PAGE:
The remaining three WFSE bargaining units are much smaller and self-explanatory as far as who is covered under the agreements.  The largest group of the remaining three is the “Library Bargaining Unit.”  Within this department, WFSE members are primarily Library office personnel and Library Technicians.  Another group of WFSE workers at Harborview are the security officers.  And, finally, WFSE’s “Supervisory Bargaining Unit” covers all classified staff at the UW and Harborview that are “Custodian Supervisor I” or “Custodian Supervisor II” workers.

          In addition to Local 1488, there is another fifty-two (52) locals of WFSE across the state that are all affiliated with the umbrella organization known as American Federation of State, County, and Municipal Employees (AFSCME).  WFSE is also known as AFSCME Council 28 and its members help comprise AFSCME’s nearly 1.2 million members nationwide.  One of the main objectives for AFSCME’s national office in Washington D.C. is to represent its members on a national scale and provide services to its local unions and district councils.  Such services include, but are not limited to, organizing, political action, research, and administrative assistance.


WFSE Officers and Staff

WFSE is structured in such a way as to ensure that with the diversity of its members spread out through the fifty-two (52) locals in the state, all members receive adequate representation at the “higher levels” of the organization.  The highest-ranking officials of WFSE/AFSCME Council 28 are its four statewide officers: President, Vice-President, Secretary, and Treasurer.  Underneath these officers there is the statewide Executive Board that, like the officers, is determined by the vote of the members.  The Executive Board is made up of eight different Policy Committees to reflect the various kinds of workers that make up WFSE.  These Policy Committees include: Institutions of Higher Education, DSHS Human Services, Transportation, Adult Corrections, Institutions, Employment Security, Labor and Industries, and Miscellaneous.  Under the direction of the State Officers and the Executive Board, staff is hired to carry out the day-to-day operations of the organization and implement policies as mandated by its officers and executive board.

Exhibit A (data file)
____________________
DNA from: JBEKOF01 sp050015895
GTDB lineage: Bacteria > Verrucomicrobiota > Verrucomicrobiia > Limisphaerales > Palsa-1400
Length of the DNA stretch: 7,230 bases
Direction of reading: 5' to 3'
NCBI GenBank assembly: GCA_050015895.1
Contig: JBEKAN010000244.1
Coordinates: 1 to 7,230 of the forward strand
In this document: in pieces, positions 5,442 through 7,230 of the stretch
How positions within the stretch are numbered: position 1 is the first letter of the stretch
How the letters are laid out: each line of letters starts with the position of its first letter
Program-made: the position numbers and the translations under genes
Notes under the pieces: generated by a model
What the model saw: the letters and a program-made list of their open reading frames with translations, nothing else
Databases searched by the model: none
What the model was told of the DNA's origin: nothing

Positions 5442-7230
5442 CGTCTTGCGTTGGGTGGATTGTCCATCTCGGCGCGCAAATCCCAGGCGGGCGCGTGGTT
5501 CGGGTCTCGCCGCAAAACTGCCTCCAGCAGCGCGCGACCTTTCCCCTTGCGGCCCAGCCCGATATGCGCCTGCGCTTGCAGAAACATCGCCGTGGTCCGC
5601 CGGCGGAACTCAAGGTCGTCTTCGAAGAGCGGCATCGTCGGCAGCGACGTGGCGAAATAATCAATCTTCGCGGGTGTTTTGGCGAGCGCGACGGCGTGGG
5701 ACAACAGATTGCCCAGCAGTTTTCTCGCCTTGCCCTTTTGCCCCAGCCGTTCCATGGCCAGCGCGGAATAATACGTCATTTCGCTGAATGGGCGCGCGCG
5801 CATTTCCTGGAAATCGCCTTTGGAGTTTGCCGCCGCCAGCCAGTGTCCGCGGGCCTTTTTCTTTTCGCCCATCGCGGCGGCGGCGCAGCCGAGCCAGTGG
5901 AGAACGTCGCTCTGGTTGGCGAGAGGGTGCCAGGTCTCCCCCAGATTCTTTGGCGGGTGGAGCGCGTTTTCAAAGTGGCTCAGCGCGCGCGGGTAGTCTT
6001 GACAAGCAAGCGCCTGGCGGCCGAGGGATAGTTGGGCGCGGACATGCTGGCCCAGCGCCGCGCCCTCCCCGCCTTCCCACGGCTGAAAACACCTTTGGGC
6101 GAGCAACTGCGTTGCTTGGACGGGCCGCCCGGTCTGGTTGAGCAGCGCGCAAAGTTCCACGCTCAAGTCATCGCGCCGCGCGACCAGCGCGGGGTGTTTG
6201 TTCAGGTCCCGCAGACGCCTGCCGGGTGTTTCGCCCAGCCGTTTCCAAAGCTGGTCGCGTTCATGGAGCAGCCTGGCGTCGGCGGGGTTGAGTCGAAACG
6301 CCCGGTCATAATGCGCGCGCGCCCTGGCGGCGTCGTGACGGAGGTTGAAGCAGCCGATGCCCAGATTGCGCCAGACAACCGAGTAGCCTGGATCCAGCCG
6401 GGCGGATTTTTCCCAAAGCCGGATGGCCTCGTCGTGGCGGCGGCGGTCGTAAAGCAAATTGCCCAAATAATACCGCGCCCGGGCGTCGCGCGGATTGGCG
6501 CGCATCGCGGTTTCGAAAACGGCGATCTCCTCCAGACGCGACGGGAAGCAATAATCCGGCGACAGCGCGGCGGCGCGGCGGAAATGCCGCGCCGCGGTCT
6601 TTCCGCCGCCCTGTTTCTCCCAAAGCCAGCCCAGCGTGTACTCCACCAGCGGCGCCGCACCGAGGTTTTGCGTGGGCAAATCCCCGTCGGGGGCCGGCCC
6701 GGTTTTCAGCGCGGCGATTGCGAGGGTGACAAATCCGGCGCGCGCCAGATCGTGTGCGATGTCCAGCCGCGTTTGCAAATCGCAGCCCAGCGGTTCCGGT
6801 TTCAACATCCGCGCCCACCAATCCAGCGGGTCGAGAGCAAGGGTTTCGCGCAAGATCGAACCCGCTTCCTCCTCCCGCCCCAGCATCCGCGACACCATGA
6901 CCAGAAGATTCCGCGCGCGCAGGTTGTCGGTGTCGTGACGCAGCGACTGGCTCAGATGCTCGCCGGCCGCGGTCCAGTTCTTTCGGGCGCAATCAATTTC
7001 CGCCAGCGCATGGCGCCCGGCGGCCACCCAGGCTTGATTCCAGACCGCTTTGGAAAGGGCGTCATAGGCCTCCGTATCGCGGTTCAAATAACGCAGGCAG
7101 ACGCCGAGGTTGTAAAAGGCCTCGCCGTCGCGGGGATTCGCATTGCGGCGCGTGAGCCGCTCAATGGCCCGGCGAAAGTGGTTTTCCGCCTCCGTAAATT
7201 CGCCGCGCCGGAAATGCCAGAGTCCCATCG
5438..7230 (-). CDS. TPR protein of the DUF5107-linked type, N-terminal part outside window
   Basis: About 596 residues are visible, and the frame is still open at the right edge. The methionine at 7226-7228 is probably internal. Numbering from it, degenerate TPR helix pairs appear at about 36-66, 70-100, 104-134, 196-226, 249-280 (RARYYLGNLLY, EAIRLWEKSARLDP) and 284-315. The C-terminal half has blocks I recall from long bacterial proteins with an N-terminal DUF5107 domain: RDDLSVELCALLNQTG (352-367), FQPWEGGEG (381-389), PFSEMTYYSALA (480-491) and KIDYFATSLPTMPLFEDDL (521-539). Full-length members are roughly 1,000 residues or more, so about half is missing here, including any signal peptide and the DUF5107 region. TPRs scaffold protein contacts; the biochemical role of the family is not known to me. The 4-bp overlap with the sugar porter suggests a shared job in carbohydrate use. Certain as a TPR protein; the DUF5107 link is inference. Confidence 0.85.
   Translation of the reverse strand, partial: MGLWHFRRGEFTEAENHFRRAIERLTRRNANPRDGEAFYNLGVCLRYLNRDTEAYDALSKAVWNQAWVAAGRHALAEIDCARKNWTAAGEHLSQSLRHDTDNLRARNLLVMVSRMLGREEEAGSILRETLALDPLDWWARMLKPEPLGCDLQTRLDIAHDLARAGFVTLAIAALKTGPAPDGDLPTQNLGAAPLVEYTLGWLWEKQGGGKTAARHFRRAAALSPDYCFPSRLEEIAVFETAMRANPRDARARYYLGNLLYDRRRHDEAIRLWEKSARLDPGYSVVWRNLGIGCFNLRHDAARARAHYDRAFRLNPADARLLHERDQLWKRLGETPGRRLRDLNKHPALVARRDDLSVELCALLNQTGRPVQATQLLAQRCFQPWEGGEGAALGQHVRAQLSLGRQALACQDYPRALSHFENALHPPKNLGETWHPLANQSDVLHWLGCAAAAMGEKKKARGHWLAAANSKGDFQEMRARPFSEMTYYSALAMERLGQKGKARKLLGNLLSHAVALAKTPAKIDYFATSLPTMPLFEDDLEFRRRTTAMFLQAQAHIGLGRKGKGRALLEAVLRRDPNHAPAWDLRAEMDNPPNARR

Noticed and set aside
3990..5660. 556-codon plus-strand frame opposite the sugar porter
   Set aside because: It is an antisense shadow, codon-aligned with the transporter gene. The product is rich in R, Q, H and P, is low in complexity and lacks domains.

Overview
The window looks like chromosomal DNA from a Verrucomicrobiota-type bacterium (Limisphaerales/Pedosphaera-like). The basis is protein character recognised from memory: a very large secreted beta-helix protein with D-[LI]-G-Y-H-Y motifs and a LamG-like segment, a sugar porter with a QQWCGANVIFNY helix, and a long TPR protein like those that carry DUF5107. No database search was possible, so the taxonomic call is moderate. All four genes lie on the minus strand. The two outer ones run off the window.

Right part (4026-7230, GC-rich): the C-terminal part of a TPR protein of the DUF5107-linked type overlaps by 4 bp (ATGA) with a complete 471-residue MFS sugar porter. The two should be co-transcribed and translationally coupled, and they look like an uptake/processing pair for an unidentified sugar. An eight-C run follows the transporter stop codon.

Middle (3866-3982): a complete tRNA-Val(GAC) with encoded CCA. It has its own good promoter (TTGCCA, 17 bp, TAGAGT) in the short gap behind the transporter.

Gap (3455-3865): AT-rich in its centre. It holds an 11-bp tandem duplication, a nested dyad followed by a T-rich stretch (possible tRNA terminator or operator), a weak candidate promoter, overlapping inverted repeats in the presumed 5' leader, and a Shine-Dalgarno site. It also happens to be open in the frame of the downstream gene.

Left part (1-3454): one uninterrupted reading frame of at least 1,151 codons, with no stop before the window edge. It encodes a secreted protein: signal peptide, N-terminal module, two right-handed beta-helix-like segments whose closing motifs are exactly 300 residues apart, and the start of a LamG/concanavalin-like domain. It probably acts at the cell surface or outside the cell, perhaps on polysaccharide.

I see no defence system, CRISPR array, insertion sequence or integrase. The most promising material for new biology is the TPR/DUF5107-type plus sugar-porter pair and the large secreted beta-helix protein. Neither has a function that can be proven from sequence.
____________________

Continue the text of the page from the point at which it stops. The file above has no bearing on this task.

The Executive Director (ED) of WFSE works out of the organization’s headquarters in Olympia.  At its headquarters, the ED works with approximately eleven other staff members to carry out the mission of the organization.  Staff includes:

·         Director, Personnel Board Activities

·         Director, Legislative & Political Action

·         Financial Manager

·         Deputy Director, Administrative Services

·         Director, Union/Management Activities

·         Legislative/Political Action Field Coordinator

·         Deputy Director, Field Services

·         Director, Public Affairs

·         Organizing Coordinator

·         Administrative Assistants


In addition to working with the staff at the headquarters, the ED is also responsible for managing the five field offices (Olympia, Seattle, Lakewood, Yakima, and Spokane).  Generally, Area Representatives, Organizers, and Administrative Associates staff the field offices.


Union Dues

At the UW all of the five WFSE bargaining units are considered union shop.  Union shop means that in order for a worker to continue employment under a job classification that WFSE represents, he or she must become a member of the union.  Upon becoming a WFSE member, dues of 1.37 percent of the gross monthly salary are paid to the union.  Currently, there is a maximum of $53.29 per month in dues for WFSE members and the dues paid to WFSE may qualify as a business expense that might be deductible in limited circumstances subject to various restrictions imposed by the Internal Revenue Service.  Furthermore, unlike some other unions’ dues structure, WFSE does not require members to pay an initiation fee. 

Union dues help pay for the effective representation for WFSE members on individual concerns as well as concerns that affect all WFSE members.  Generally speaking, WFSE provides representation for its members in four ways:

·         On grievance and appeal actions;

·         With individual agency directors and other agency management;

·         Before the state's personnel resources board;

·         Before the state Legislature.